Wednesday, May 30, 2012

The Barry Bonds Reputation Rehabilitation Tour Gets Off to a False Start

There is going to be an effort mounted out there in the sports writing world to rehabilitate the reputation of Barry Bonds, and I'm not having any of it.

Bonds should be stripped of his records and banished from baseball. Outside of San Francisco, this is an idea that probably has some support. I don't know. I do know one thing--there is a home run king in baseball, and it is still Hank Aaron.

Michael Rosenberg has this to say at the end of his piece:
But we will (hopefully) have Bonds around for the next few decades, in and out of All-Star Game salutes and ceremonial first pitches and whatever else he gets to do. He didn't create the steroid era and wasn't its worst offender. After all, he was on a Hall of Fame track before the time he apparently dabbled in the stuff.
If that doesn't read like one of the most pathetically transparent and dishonest things ever written about Bonds, I don't know what does. Bonds is a toxic presence in baseball. How are you going to justify having him appear at these ceremonies in the future when he should have been banned from baseball? How are you going to say he wasn't the "worst offender" when he used performance enhancing drugs to attain the most coveted record in baseball?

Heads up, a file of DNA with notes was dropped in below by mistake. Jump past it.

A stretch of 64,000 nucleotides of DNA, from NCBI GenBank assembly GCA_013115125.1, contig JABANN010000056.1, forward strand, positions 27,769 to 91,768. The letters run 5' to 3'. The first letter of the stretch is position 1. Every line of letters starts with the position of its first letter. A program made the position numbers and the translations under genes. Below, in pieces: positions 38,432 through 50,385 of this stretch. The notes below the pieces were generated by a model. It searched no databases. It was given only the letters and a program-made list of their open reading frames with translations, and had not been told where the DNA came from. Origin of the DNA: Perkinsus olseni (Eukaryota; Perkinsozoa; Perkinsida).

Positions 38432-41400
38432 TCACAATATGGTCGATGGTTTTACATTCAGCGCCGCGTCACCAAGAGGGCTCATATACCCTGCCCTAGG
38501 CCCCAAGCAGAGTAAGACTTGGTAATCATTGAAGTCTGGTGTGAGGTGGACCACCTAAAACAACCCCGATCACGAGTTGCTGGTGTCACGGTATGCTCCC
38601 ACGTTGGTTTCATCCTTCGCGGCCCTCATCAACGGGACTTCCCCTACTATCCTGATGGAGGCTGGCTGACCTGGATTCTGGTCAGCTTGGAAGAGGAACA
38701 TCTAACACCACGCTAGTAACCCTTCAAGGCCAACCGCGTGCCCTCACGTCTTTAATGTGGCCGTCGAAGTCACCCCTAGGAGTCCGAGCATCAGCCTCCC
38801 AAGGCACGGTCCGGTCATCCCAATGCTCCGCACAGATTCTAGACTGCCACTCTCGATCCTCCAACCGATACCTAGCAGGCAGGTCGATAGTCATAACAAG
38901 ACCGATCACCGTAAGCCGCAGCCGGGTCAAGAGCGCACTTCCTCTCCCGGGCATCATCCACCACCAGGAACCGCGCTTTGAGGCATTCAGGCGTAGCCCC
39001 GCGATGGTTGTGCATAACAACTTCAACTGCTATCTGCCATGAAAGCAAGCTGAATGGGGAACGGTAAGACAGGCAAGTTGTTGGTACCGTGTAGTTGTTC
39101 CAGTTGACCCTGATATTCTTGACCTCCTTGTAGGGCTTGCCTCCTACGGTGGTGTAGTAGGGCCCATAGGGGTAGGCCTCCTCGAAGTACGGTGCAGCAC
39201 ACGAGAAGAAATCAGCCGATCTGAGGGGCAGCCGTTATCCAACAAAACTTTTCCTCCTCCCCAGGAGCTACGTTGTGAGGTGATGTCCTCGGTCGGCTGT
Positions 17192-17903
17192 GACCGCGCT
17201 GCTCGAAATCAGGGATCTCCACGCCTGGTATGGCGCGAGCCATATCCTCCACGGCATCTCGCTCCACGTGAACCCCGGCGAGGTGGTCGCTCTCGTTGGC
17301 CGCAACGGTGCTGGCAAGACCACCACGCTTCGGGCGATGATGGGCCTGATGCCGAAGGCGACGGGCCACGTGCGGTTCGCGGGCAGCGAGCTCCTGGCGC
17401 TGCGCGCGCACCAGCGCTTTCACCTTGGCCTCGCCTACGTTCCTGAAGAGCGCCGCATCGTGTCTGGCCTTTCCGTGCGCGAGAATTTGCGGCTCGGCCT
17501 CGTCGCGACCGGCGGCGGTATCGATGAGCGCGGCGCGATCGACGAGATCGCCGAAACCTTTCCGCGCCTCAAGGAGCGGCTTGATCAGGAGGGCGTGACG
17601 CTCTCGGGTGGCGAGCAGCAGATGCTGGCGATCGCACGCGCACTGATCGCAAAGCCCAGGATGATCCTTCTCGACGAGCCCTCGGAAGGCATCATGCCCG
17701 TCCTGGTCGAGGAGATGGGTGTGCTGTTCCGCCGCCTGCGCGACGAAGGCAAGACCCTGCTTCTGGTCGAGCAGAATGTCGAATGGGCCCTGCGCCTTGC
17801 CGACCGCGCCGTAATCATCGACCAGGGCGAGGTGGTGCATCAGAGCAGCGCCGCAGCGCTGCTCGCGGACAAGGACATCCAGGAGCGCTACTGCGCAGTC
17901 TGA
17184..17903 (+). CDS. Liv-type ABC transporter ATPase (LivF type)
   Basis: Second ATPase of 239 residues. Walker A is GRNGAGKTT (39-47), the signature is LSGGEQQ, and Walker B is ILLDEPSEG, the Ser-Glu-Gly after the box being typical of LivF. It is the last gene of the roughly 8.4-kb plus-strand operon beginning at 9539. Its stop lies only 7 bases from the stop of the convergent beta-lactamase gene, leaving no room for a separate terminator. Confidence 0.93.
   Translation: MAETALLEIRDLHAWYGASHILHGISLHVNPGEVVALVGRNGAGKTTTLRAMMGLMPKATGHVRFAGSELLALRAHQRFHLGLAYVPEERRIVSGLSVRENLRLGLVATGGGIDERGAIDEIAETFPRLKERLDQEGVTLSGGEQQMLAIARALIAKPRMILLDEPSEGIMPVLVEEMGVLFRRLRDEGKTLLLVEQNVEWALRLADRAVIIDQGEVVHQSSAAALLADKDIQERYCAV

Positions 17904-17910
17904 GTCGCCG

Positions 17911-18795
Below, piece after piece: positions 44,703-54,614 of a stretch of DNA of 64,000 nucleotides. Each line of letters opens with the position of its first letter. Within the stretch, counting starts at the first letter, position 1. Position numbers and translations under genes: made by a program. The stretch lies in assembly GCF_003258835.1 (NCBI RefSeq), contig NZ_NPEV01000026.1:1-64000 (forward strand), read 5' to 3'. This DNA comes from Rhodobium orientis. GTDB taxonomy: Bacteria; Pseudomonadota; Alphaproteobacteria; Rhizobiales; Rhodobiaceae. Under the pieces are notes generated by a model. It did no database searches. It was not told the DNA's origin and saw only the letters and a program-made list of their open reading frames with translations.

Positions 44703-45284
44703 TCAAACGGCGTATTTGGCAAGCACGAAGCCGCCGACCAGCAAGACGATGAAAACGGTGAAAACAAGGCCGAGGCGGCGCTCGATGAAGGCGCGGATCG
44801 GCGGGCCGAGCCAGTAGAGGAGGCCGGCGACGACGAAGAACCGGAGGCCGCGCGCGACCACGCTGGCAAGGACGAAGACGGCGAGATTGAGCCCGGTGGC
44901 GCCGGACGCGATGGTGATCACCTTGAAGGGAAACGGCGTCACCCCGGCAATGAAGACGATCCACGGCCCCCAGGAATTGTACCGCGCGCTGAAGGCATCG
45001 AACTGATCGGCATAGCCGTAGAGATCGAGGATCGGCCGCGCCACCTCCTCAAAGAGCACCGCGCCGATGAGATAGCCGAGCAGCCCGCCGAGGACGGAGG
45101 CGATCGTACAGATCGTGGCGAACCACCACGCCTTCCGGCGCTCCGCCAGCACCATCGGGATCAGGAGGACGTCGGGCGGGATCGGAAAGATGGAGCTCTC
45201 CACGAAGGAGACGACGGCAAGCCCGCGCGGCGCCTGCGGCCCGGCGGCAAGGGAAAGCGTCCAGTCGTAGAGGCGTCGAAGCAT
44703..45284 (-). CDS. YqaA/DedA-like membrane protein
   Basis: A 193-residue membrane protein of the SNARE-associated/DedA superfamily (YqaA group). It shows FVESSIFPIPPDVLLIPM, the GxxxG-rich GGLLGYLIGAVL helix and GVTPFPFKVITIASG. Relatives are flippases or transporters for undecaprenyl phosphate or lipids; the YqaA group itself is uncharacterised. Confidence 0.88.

We're not talking about a clown like Jose Canseco or Rafael Palmiero. We're talking about Barry Bonds. Of the three main figures tainted by the steroids scandal, Bonds is the most prominent. The other two, Roger Clemens and Mark McGwire, labor in legal limbo or obscurity right now.

This is where Bonds should be. And we're talking about the Hall of Fame?

For these three?

Never.

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